This information is for the 2018/19 session.
Dr Andrew Scott
This course is available on the BA in Anthropology and Law and LLB in Laws. This course is available as an outside option to students on other programmes where regulations permit and to General Course students.
The course examines the legal and administrative regulation of the press, broadcasting, and other media. It centres on law and regulation in the UK, as influenced by European and international law.
The course opens with introductory lectures that introduce themes such as the ‘media ‘landscape’, the sources and forms of media law (ethical, cultural and technological constraints, self-regulation, common law, statute, EC law and international law), and the rights and values that frame this area of law (free speech; privacy; impartiality; the protection of rights to a fair trial).
Thereafter, the course moves through three ‘blocks’ of five problem-focused, group-based classes that run through the year. These blocks of study focus on (a) regulating content in defence private interests (misuse of private information, confidentiality and defamation), (b) regulating content in defence of public interests (contempt and the integrity of justice; political impartiality; offensive content; terrorism and national security), and (c) the control of journalistic newsgathering practices (risks to and protection of sources; constraints on ‘cheque-book’ journalism; access to government information (FoI, and official secrets); open justice and access to courts; regulation of the journalistic ‘dark arts’ (misrepresentation and subterfuge).
6 hours of seminars, 14 hours of classes and 20 minutes of help sessions in the MT. 4 hours of seminars, 16 hours of classes and 20 minutes of help sessions in the LT.
The intellectual content of the course is introduced in hour-long seminars held weekly throughout most of MT and LT. Classes - two hours in duration, and also held weekly throughout most of MT and LT - are occasions for working through group-based problem exercises that build progressively over three blocks of six weeks. Students also receive support in the writing of their individual research papers.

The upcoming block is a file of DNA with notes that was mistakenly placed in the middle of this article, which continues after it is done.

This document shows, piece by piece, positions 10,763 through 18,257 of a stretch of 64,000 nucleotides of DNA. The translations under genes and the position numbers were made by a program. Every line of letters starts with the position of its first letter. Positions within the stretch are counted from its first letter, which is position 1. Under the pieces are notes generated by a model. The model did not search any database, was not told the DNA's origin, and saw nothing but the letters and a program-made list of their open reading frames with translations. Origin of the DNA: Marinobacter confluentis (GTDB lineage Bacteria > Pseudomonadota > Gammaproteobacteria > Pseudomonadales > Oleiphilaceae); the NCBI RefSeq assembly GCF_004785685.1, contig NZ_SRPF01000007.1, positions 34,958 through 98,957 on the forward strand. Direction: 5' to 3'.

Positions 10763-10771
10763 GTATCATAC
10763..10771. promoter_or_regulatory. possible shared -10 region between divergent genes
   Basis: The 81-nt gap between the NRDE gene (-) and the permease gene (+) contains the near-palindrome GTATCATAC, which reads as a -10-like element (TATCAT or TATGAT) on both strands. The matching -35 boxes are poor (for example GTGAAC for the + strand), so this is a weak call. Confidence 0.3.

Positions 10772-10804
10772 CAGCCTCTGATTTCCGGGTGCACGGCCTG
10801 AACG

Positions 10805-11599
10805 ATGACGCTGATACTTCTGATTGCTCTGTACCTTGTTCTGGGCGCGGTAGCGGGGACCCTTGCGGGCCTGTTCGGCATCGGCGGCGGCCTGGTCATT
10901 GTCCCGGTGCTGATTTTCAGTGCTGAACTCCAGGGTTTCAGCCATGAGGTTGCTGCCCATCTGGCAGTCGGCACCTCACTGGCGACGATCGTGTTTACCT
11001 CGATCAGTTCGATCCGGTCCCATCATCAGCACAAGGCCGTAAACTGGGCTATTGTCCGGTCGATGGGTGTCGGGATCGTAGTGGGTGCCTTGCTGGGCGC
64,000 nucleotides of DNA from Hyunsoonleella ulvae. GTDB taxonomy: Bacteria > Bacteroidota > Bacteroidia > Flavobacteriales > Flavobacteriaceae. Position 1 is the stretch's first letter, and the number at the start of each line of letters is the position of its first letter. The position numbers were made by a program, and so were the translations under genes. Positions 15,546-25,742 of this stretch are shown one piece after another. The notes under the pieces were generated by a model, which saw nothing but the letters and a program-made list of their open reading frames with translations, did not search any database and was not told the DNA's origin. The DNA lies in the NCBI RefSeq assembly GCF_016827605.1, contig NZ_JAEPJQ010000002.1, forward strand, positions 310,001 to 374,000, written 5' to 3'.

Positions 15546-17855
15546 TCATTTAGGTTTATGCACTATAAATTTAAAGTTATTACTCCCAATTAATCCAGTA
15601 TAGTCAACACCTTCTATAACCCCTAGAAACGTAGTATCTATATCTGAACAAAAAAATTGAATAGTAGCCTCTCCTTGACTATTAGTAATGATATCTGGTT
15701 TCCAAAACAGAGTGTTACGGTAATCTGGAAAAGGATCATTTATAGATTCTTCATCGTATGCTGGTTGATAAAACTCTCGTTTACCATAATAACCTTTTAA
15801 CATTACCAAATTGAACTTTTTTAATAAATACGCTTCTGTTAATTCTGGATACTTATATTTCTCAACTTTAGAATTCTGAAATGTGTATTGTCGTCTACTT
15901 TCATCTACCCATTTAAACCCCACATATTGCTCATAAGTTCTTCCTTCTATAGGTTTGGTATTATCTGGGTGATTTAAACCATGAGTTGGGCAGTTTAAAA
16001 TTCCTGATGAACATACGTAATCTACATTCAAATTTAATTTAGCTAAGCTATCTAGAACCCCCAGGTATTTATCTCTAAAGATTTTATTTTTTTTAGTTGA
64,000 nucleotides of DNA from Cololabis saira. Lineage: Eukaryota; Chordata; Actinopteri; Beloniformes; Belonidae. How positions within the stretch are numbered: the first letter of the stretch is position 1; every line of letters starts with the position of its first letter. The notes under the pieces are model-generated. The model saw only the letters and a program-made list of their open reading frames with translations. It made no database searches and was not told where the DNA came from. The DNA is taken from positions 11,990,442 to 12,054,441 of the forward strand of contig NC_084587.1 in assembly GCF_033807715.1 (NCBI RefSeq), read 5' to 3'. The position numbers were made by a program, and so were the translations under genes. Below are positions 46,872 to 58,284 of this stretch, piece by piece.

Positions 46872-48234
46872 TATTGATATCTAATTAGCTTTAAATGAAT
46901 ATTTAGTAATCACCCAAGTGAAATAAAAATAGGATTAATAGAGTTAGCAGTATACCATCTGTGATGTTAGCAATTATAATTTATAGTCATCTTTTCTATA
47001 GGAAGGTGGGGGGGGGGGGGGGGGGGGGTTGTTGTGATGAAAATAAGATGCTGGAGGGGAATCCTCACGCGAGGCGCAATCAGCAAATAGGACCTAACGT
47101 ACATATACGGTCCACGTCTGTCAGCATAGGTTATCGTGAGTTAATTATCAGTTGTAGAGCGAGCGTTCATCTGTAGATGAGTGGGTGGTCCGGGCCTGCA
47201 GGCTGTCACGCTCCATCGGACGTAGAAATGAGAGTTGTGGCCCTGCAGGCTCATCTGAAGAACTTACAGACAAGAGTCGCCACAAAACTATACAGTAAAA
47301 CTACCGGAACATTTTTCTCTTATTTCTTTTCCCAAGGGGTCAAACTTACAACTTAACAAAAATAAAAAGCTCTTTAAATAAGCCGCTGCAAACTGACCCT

Students will be expected to produce 15 problem sets in the MT and LT.
Each week, group-work in classes will focus on 2 sets of problem exercises, and 1 set of policy-focused themes. The problem exercises are designed to allow students to build the knowledge necessary to complete the summative problem-based assessment. The policy-focused sessions are intended to introduce students to themes that may be picked up as topics for the summative coursework.
Supporting texts for the course include Millar and Scott, Newsgathering: Law, Regulation and the Public Interest (Oxford University Press, 2016); Parkes and Mullis (eds) Gatley on Libel and Slander (Rev 12th edn, Sweet & Maxwell, 2015), and Barendt et al, Media Law: Texts, Cases and Materials (Pearson, 2013); Leveson, An Inquiry Into the Culture, Practices and Ethics of the Press: Report, HC 780, 2012. These and other materials relevant to the course are generally made available via the BLPES electronic resources or online.
Essay (50%, 4000 words) in the ST.
Coursework (50%, 3000 words) in the MT and LT.
During the year, students must complete three problem exercises in groups, following extensive preparatory group-based problem exercises in seminars. The best two grades achieved in these three exercises will comprise 50% of the overall grade for each student for the course. Each student must also complete one 4,000 word research essay on a theme to be agreed with the course convenor. The grade achieved for this paper will comprise the remaining 50% of the overall grade for the course.
Total students 2017/18: 29
Average class size 2017/18: 18
Capped 2017/18: Yes (30)
Value: One Unit
- Specialist skills